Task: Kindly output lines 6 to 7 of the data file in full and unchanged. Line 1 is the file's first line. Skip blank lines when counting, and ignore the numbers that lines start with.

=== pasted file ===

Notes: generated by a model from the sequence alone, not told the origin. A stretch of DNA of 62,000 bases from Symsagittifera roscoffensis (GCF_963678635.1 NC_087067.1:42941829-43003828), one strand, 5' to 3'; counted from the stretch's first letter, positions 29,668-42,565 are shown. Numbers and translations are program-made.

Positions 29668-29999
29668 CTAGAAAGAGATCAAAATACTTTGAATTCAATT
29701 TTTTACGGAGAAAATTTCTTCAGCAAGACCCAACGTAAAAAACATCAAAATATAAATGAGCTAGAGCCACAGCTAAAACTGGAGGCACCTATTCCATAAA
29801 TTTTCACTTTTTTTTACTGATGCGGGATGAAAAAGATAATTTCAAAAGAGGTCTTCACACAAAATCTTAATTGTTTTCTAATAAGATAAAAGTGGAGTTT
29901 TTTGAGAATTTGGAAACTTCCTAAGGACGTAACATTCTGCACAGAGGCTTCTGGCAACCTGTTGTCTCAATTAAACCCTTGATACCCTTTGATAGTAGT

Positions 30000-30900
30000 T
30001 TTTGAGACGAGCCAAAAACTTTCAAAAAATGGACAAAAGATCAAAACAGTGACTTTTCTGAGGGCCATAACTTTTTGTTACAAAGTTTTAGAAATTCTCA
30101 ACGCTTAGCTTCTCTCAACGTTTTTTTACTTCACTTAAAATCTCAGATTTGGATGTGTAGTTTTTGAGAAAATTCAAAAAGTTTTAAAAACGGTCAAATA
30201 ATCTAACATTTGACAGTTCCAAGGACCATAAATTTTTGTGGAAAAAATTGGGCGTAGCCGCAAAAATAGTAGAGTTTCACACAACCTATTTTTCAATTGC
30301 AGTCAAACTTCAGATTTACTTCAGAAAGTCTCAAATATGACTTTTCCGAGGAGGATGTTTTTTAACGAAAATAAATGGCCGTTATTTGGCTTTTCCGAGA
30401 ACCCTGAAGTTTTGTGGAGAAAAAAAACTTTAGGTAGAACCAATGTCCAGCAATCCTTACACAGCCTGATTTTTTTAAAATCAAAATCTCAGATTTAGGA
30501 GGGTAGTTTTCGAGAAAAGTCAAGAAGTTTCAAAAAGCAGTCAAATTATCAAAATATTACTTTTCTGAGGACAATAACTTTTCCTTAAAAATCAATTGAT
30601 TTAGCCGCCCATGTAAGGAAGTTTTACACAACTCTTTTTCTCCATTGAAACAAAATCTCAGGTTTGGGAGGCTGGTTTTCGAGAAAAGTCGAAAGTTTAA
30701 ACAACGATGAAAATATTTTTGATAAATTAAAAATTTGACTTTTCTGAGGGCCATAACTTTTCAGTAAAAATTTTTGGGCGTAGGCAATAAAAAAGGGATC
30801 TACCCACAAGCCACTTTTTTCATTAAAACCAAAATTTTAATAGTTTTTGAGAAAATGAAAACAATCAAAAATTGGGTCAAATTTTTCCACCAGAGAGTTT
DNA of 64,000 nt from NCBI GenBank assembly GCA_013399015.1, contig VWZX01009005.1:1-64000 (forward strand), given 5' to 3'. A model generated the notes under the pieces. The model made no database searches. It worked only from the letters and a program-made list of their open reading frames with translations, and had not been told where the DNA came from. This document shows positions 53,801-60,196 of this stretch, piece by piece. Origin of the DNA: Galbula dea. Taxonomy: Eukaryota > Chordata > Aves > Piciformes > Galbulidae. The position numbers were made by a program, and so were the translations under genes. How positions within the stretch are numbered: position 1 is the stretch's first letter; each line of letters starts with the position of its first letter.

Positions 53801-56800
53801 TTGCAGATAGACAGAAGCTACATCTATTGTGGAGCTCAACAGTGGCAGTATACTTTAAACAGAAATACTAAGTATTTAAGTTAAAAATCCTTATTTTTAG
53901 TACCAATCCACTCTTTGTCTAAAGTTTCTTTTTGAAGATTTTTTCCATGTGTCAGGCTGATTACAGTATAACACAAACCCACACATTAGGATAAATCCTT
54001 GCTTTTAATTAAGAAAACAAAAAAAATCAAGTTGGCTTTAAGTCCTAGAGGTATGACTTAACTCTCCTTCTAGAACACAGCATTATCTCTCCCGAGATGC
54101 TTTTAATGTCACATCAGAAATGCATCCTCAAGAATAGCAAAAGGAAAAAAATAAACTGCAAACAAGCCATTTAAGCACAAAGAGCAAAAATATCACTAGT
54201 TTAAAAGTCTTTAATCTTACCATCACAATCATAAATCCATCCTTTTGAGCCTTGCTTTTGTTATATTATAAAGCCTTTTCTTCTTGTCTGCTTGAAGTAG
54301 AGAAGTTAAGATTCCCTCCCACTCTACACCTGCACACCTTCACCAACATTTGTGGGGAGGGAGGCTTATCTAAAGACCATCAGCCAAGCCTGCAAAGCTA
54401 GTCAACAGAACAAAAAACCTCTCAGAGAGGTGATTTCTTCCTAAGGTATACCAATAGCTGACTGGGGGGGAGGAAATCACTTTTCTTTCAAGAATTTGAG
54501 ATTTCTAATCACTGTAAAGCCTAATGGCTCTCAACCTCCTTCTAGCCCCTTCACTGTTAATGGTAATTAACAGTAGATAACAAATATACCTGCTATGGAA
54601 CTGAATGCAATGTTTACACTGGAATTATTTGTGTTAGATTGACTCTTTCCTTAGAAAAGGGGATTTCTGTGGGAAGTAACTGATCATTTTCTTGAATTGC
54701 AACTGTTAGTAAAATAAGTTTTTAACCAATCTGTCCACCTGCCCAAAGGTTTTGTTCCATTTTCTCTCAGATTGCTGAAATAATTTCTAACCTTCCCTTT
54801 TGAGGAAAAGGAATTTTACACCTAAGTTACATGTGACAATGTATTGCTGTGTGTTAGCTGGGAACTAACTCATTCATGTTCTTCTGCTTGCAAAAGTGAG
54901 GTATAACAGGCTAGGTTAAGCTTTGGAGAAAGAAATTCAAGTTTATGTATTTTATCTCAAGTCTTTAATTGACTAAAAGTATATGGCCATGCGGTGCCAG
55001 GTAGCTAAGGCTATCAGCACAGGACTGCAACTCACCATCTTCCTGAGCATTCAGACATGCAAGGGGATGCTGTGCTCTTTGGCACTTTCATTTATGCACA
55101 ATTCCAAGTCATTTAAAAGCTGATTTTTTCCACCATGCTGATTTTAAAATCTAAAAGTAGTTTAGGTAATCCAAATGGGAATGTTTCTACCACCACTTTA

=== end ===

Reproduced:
29901 TTTGAGAATTTGGAAACTTCCTAAGGACGTAACATTCTGCACAGAGGCTTCTGGCAACCTGTTGTCTCAATTAAACCCTTGATACCCTTTGATAGTAGT

Positions 30000-30900